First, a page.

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Advice on puppy with umbilical hernia.(14 Posts)
Hi fellow dog people.
My breeder has just called to let me know that the pup I paid a deposit for has what he believes to be an umbilical hernia.
Due to the lockdown he has already agreed to keep the pups for the extra weeks until restrictions are lifted but is unable to get the pups to the vet for vaccinations just now. He had noticed this lump around the belly button so had spoken and sent photos to the vet to help diagnose an umbilical hernia. Pup is in perfect heath otherwise.
I've had many dogs in my life but never had experience of this condition before and wondered if any of you had?
Having googled a bit I see this can be corrected at the same time as he is being speyed but I have no idea whether this may affect him in the meantime.
My breeder has already said he is willing to give me my deposit back if I feel unsure about taking the pup and I said I'd let him know after the weekend once I had educated myself on the condition.
Have any of you had experience of this and if so how easily/costly
was it to treat?
Or should I just accept my deposit back and let this little guy stay with the breeder?
We had a German Pointer with an umbilical hernia. Our vet suggested that as we had no plans to work her or use her as a show dog, it was unnecessary to do the corrective surgery.
She never had any issues with the hernia during her life. We always kept an eye on it, but it never increased in size or was injured.
If the vet is happy with it, then I really wouldn't worry about it.
Mine had the same when he came to me, the breeder made me aware. At the first jabs the vet had a look and said we'd wait and see as it didn't seem large or causing an issue. By second jabs it was gone and we've had no problems since.
Thank you both for setting my mind at ease a bit.
The wee pup is a German Pointer/Black Lab (Pointador).
I have no plans for breeding so I'll speak with the breeders vet tonight and see what he say's about it.
With the issue showing up now I was bothered about not being able to get it cover if I insure him.
It’s easy removed at neuter, my boy had his removed then, simple op.
Also he’s not a breeder, he’s a greeder; cross breeding and selling at whatever silly price he’s charging.
Our breeder made us aware that the dog we were interested in also had an umbilical hernia. As previous posters have said, the vet advised us to have it done the same time as we have his bits off so it's only one dose of anaesthetic but we decided to not have his bits done and didn't bother with the hernia either as it never bothers him. He's got a lot of fur so it's hard to see it and tbh we forget he's even got it as it's quite hidden.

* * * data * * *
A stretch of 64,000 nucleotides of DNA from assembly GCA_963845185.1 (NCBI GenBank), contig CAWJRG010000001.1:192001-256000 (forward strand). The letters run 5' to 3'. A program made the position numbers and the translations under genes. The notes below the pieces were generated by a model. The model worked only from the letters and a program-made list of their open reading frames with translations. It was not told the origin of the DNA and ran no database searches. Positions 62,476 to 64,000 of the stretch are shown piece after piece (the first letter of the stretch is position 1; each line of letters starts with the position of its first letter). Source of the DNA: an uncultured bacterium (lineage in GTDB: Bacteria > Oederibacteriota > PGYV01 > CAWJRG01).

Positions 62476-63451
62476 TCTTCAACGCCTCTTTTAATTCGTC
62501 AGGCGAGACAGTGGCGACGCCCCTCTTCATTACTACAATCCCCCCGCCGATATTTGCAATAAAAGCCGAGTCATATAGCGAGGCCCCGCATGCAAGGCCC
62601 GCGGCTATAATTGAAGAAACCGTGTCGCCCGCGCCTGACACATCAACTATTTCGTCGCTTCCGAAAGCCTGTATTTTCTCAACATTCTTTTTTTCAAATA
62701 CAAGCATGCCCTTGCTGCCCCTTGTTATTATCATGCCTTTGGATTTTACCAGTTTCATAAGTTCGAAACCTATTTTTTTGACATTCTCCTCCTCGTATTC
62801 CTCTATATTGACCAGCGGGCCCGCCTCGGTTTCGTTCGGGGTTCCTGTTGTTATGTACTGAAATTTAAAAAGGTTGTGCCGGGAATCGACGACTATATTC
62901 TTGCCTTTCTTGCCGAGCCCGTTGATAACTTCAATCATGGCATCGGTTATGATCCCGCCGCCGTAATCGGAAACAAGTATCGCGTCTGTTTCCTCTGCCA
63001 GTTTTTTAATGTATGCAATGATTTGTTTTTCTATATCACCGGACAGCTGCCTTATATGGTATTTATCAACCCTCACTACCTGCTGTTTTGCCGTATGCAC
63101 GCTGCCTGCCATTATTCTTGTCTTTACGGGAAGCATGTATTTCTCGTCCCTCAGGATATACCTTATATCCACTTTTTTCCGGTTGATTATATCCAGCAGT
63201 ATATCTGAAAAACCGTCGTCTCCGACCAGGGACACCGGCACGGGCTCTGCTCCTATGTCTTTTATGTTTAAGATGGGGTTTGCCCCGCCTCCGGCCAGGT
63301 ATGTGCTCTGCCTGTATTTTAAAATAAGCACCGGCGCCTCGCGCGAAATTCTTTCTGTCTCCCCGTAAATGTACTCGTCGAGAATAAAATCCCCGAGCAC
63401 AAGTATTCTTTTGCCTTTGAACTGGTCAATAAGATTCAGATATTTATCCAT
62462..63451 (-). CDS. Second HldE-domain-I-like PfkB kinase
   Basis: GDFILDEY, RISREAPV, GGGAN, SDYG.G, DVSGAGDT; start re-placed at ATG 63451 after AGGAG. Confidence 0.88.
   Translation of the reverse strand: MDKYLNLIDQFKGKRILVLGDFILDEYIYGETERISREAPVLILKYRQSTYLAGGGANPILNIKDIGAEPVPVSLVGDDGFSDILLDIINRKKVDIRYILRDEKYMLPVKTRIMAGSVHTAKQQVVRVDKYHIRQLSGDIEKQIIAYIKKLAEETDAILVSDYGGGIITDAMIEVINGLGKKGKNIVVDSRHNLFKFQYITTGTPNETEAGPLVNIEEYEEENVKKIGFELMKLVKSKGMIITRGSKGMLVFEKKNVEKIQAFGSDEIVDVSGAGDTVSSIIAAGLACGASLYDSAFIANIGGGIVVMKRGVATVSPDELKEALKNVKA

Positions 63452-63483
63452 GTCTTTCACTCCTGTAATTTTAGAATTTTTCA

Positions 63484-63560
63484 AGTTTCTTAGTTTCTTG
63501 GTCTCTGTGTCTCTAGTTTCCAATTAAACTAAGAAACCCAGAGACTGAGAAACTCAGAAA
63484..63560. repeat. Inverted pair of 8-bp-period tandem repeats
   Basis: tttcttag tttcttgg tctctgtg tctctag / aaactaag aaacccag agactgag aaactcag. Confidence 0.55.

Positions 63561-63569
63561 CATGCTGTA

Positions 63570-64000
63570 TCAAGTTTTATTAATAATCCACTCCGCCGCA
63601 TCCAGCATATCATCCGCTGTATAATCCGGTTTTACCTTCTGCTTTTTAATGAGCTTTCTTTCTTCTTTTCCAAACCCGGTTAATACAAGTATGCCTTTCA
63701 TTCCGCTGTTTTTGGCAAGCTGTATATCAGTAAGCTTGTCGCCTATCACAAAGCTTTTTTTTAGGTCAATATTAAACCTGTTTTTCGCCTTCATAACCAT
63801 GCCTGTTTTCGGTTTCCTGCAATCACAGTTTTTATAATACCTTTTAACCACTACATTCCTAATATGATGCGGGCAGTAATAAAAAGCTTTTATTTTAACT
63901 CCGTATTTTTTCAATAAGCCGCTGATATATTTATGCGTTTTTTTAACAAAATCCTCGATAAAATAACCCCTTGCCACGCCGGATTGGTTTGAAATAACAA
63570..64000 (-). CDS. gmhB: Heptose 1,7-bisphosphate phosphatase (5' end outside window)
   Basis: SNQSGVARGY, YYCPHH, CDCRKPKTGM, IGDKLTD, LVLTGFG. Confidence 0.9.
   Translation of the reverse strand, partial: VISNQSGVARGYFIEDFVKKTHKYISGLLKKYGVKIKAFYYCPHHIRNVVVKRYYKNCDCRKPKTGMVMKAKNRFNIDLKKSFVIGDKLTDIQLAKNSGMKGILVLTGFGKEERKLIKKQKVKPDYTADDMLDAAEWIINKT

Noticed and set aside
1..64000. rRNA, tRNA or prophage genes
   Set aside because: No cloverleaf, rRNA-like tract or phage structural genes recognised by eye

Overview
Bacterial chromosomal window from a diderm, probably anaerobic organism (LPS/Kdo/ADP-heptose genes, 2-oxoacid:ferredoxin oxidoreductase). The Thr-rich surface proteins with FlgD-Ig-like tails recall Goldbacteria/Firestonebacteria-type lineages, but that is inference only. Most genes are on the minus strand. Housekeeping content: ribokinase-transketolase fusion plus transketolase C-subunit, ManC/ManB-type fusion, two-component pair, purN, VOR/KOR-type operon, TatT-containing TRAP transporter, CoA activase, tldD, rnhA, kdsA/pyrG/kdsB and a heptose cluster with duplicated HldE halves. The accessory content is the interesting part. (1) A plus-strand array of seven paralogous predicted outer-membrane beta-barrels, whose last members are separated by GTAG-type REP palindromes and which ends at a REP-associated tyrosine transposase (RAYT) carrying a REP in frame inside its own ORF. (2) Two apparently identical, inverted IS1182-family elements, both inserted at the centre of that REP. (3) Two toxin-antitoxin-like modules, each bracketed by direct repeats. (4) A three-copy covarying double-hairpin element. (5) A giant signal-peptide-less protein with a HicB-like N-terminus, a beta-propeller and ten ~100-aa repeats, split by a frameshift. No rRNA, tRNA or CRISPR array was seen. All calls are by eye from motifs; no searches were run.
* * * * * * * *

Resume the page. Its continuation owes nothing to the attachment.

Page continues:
@JKScot4 how much extra did it cost as up till now I've never had to neuter any of my boys?
Just to note no greedy breeder prices involved just good gun dog lines.
Our breeder advised us before collecting that our pup had one, it resolved itself by the time we took her for vet check so vet said they weren’t going to put it on notes for insurance.
As others have said our boy had one too and it was corrected when he was neutered. It never caused him any problems, he was a weimaraner.
My last Pointador was pretty bald around the belly button so I would imagine this one to be much the same so no combover available.
Thank you all for coming back with positive feedback here.
As I said in OP I have no experience of this so was a little wary and didn't want to reject the pup for something that does not make any difference to him.
It was about £80 on top of neuter, I am in Scotland, so not as expensive as SE.
I'm Scottish Borders (hence gun dog country)so hopefully the charge should be similar. Thank you
I've had two dogs with them, both small, what I think were delayed closures. Neither hernia was found to have any intestines in it when corrected.
Personally I wouldn't call a breeder who is a) happy to keep the pups during lockdown and b) has informed the buyer about a possible hernia and offered to return the deposit a 'greeder', but then I am not anti cross-breeding provided it is done in a considered way eg to produce working dogs.